Muni market applauds Fed's expansion of its muni purchase program

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Municipal market participants are giving positive reviews to the Federal Reserve’s Monday announcement that it will expand its short-term municipal note purchasing program, saying the Fed’s decision and accompanying guidance will improve the program and provide more certainty to municipal issuers.

Groups representing dealer firms and issuers both hailed the Fed’s decision to expand its Municipal Liquidity Facility in both scope and duration, covering smaller issuers and operating for three extra months. The Fed announced April 9 it would purchase up to $500 billion of short-term muni debt from states, counties with a population of at least two million residents, and cities with a population of at least one million residents. The changes announced Monday now allow the program to cover counties of 500,000 or more and cities of 250,000 or more.

“Broadening the universe of issuers who may access the program directly, lengthening the maximum maturity, and extending the termination date will all make the program more accessible and successful,” Bond Dealers of America said in a statement.

The Federal Reserve's changes to the MLF met with muni market approval.

Emily Brock, director of the federal liaison center at the Government Finance Officers Association, said GFOA was very excited by the MLF expansion and reassured by some of the clarifications provided in an “FAQ” document released simultaneously with the expansion announcement.

The American Securities Association, initially a critic of the Fed’s “arbitrary” population parameters, also applauded the new version of the program.

“ASA has been working with the Fed and members of Congress to ensure a greater share of America’s municipalities have access to financing during this time, and today’s action is a good start that will begin to help some Main Street communities,” said ASA CEO Chris Iacovella. “We applaud the Fed for being open-minded as it continues to structure these new and unprecedented liquidity and credit facilities.”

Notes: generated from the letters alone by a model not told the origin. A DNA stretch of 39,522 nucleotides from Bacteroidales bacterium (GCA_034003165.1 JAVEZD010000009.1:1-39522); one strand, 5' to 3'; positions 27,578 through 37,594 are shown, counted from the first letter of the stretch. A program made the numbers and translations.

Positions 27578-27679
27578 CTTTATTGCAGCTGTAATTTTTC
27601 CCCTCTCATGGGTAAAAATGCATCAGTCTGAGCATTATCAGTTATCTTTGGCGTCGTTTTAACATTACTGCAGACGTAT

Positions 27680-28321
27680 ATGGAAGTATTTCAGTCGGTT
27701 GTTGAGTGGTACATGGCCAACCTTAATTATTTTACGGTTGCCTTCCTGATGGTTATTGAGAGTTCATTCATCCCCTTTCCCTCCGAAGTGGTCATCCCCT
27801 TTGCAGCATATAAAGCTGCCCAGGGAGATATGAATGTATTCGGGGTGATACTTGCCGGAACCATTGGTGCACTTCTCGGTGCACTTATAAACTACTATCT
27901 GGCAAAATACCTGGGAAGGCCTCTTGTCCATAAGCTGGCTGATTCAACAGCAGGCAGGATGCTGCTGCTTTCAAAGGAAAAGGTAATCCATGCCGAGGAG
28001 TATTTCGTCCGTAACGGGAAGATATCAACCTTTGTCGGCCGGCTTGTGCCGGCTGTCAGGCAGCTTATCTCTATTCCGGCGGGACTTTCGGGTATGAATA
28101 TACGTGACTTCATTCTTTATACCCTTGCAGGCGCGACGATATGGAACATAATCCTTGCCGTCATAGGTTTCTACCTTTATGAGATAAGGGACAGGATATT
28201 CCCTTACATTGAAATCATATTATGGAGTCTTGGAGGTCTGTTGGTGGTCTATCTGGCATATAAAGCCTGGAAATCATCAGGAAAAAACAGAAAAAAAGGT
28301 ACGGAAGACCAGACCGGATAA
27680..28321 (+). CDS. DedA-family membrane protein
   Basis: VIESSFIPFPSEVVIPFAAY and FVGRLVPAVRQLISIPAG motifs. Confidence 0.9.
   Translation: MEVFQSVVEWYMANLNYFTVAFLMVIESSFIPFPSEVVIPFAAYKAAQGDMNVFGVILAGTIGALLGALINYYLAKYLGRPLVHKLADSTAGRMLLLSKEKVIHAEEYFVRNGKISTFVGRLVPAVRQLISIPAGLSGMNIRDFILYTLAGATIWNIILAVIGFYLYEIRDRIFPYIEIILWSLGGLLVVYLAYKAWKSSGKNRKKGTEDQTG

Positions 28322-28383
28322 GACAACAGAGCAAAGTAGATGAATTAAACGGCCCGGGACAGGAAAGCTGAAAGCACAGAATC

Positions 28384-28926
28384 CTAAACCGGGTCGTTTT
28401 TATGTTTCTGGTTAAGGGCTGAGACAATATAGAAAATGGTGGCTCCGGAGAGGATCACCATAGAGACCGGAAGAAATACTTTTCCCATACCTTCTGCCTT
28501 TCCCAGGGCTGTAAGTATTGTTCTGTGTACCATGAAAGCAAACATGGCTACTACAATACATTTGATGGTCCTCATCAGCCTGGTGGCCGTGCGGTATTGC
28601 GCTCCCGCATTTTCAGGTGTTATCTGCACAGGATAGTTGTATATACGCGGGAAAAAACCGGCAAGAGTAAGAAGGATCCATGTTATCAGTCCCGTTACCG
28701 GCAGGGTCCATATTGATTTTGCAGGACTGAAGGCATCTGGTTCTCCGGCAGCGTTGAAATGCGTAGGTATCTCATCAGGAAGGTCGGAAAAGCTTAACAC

The MLF is now scheduled to operate through Dec. 31, extended from an original Sept. 30 termination date. The scope of eligible notes also grew because the Fed expanded the maximum maturity of eligible securities to 36 months from the previously announced 24-month maximum term. It also introduced a provision allowing eligible issuers that had an investment-grade rating from two of the three largest credit rating agencies as of April 8 to participate in the MLF even if they have since lost that rating.

The ratings criteria for the MLF refer to ratings provided by S&P Global Ratings, Moody’s Investors Service, or Fitch Ratings, but the Fed said it is considering expanding the list of agencies. Cities, states, and counties must still be rated BB-minus or Ba3 at the time the Fed makes a purchase.

The FAQ document provided by the Fed hinted at the possibility that the not-yet operational program might be further expanded to include other types of issuers that provide essential public services and issue bonds backed by their own revenue.

“Other governmental entities that provide essential public services on behalf of a state, city, or county may participate in the MLF indirectly by borrowing through an eligible state, city, or county,” the Fed explained. “The Federal Reserve is also considering expanding the facility to allow a limited number of such entities to participate directly in the MLF as eligible issuers, taking into consideration the objective of quickly and efficiently making the facility available to the currently defined set of eligible issuers."

The FAQ also made clear the MLF does not assume the credit risk that would be associated with an issuer’s decision to use the proceeds from its participation in the MLF to purchase the eligible notes of its political subdivisions, which is something muni market participants had been hoping the Fed would accept.

“Regardless of the use of proceeds, the facility (and any other holder of the eligible notes) faces only the credit of the eligible issuer,” the Fed said in the FAQ. “The eligible issuer would bear the credit risk associated with any notes it purchased from its political subdivision or other governmental entity.”

BDA, which has called for the Fed to assume the credit risk in such cases, said it continues to hope the Fed will do so going forward.

“We continue to urge the Fed to explicitly assume the credit risk associated with ‘downstream’ state and local governments who will need to access the facility through their states even after today's announcement,” BDA said.

Brock said the Fed’s explanation of the risk allocation was still helpful, even if it was not what many in the market were hoping for, because it at least allows for issuers to make an appropriate assessment of risk.

“This makes it clear,” she said.

The Fed said it would announce any changes to the program at a future date, and is continuing to keep an eye on market conditions. In recent weeks the Fed has staffed up on its muni knowledge, hiring former muni banker and U.S. Treasury official Kent Hiteshew in March and borrowing the expertise of Municipal Securities Rulemaking Board Chief Market Structure Officer John Bagley beginning this week.

“The Federal Reserve will continue to closely monitor conditions in primary and secondary markets for municipal securities and will evaluate whether additional measures are needed to support the flow of credit and liquidity to state and local governments,” the Fed said.

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